Optogenetics is a biological technique which provides a means of modulating the selective neural pathways through the activation of light sensitive proteins. Through this genes can be manipulated along the neural pathways to either stimulate or inhibit respiratory rhythm and pattern.
The neural control of breathing involves an integrated orchestration between several dedicated brain stem circuits, along with higher brain areas such as cortex, limbic system and hypothalamus. This higher brain function interprets peripheral feedback and innervates the muscles and lungs to regulate breathing rates and rhythms.
CONSCIOUS CONTROL. SPONTANEOUS BREATHING.
Optogenetics studies targeting respiratory centers in the brain stem can be paired with whole body plethysmography (WBP) to measure pulmonary function as result of optical manipulation of the nervous system. WBP permits a continuous assessment of breathing patterns in freely moving, conscious subjects and provides important parameters such as breathing frequency and duration, estimates of tidal volume and minute ventilation. iox2 software allows for customized protocols and analysis on a breath by breath basis to capture respiratory changes in real-time.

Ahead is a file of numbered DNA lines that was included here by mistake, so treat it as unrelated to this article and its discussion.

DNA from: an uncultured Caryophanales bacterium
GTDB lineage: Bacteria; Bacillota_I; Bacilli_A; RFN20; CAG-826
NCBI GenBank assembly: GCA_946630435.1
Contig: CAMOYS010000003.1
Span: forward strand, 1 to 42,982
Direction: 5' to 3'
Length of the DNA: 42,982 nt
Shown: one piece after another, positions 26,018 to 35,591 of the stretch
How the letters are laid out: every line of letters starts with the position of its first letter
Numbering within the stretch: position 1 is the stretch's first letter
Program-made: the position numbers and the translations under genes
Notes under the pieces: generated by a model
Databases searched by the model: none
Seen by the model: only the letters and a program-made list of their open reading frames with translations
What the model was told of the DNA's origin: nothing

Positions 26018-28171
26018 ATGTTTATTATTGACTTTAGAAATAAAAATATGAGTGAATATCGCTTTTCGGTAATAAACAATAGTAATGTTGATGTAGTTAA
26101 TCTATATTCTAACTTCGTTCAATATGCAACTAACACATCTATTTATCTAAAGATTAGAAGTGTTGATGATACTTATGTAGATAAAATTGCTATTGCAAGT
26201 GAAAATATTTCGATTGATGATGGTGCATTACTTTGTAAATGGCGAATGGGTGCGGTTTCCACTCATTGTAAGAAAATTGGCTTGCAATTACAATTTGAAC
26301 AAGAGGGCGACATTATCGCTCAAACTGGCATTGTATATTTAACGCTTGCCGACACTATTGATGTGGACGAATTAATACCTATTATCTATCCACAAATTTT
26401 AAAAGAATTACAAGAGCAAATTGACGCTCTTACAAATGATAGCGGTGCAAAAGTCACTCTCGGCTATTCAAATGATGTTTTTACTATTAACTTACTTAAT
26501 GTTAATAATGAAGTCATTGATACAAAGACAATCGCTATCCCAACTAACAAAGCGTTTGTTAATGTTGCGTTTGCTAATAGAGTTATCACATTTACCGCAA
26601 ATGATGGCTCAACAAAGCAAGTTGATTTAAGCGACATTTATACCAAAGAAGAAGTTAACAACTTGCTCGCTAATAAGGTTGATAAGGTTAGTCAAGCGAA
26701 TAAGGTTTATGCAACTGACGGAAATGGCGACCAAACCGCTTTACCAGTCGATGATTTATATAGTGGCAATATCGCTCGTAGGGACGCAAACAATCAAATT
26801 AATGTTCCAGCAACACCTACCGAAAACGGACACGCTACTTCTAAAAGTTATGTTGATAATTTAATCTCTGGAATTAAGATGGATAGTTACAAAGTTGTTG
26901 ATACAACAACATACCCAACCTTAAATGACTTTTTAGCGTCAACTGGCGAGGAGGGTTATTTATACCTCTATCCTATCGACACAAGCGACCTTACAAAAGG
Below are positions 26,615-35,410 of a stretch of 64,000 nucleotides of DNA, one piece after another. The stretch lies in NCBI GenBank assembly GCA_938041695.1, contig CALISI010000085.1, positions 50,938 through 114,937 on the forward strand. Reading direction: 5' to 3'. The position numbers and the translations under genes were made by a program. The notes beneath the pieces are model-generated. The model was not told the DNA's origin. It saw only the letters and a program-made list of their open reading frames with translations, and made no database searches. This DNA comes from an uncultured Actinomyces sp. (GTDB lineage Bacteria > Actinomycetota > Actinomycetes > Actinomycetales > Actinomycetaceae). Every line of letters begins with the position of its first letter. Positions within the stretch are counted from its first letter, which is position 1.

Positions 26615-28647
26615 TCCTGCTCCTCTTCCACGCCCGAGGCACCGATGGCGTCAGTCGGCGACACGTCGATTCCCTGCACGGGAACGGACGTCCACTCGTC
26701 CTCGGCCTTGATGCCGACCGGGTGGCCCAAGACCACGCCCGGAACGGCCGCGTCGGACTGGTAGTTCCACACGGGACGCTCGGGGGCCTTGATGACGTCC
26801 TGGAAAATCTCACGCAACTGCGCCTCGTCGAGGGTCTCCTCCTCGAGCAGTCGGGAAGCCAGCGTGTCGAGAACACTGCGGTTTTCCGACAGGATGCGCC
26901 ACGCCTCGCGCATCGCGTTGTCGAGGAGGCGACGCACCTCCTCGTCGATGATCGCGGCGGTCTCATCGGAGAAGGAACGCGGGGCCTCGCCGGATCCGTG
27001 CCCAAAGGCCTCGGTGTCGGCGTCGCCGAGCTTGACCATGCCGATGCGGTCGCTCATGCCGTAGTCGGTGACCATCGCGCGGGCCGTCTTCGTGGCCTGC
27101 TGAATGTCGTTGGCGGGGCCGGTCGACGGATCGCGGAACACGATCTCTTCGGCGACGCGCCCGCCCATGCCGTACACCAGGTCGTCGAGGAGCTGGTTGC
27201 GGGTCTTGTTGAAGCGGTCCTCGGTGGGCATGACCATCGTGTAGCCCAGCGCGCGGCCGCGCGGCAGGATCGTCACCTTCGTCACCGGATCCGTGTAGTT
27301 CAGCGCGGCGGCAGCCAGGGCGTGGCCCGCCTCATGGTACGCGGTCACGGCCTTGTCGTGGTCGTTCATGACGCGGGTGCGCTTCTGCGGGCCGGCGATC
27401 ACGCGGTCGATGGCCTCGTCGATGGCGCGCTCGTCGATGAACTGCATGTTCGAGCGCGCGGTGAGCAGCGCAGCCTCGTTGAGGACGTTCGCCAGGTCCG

The WBP chamber can be combined with a removable swivel tower, attached to the top of the chamber which allows for the subject to have full range of motion while keeping the integrity of the tethered fiber optic cable.
- Selective optogenetic stimulation of the retrotrapezoid nucleus in sleeping rats activates breathing without changing blood pressure or causing arousal or sighs. – Burke, P.G. et al. Journal of Applied Physiology, 118(12): 1491-1501
- Selective optogenetic activation of rostral ventrolateral medullary catecholaminergic neurons produces cardiorespiratory stimulation in conscious mice. – Abbott, S.B.G. et al. Journal of Neuroscience, 33(7):3164-3177
- State-dependent control of breathing by the retrotrapezoid nucleus. – Burke, P.G. et al. The Jounal of Physiology, 593(13): 2909-2926.